Mmmm...I don't possess appropriate membership and I've been supervising and managing sites for years. Ditto nearly all of my peers I can think of. I reckon the vast majority of RAOs are not sticking to their own rules.

I also know of several IFA members at all levels who wouldn't have a clue with site supervision. Sorry, had to have a pop at IFA - I haven't done it for ages [:p]
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#18
Quote:quote:Originally posted by achingknees
I don't possess appropriate membership and I've been supervising and managing sites for years. Ditto nearly all of my peers I can think of.

I don't think that the RAO guidelines on this are particularlly clear (or maybe I'm having a thick afternoon). I would have thought that IFA would have to make allowances for staff at all levels to be suitably "experienced" rather than qualified or in possession of IFA membership, otherwise it would be impossible for most companies to become RAOs ("No bad thing" chorus many Bajrs). I'm assuming that your years of experience supervising sites have left you competent in your job otherwise you wouldn't still be doing it. That probably ought to be sufficient. IFA's problem in all of this is spotting the rotten apples in the barrel.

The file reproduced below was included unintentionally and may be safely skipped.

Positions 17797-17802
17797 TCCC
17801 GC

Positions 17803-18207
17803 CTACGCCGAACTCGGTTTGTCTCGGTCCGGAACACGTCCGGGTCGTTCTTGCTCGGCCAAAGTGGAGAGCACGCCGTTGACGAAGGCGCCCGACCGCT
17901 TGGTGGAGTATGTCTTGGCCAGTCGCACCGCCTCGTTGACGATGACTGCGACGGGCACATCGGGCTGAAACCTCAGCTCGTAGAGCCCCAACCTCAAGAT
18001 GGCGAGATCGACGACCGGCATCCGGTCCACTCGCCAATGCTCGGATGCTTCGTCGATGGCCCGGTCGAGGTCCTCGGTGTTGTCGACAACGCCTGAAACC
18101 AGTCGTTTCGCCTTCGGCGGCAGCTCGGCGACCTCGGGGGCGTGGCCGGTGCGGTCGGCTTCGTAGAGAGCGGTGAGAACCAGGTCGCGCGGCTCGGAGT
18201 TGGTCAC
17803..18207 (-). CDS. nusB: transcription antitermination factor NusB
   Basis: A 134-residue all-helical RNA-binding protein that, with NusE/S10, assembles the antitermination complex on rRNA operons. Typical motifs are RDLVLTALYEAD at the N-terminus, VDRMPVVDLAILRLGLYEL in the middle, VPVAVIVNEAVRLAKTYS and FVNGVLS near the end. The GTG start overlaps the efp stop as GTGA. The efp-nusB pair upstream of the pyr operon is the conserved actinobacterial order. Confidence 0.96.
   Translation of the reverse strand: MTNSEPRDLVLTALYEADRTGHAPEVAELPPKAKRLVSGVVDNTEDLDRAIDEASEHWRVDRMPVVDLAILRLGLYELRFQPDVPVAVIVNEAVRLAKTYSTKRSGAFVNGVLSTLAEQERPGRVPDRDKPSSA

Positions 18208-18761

S
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#19
Agreed-IFA membership at any level is no guarantee of ability. Membership of said organisation would possibly increase if they were seen to be carrying out their obligations as outlined in ppg16. Plenty of us have worked under MIFA types who could barely write their own name. Surely, we have to have standards and, effective methods of policing them.
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#20
Troll,

I agree with you in most ways, but see my previous post on this thread about why the IFA is weak.

We do have standards, and like most professions we have two strands for policing them - regulators (curators) and professional bodies (the IFA).

Both policing strands are weak. The curators are another topic, but it is in our hands as archaeologists to make the IFA stronger. Many archaeologists don't like it much, but it is the only professional body we have. If you want it to take a stronger policing role - then join it, get all your friends to join it, vote in the election of council, and make your voice heard at AGMs and conferences.

1man1desk

to let, fully furnished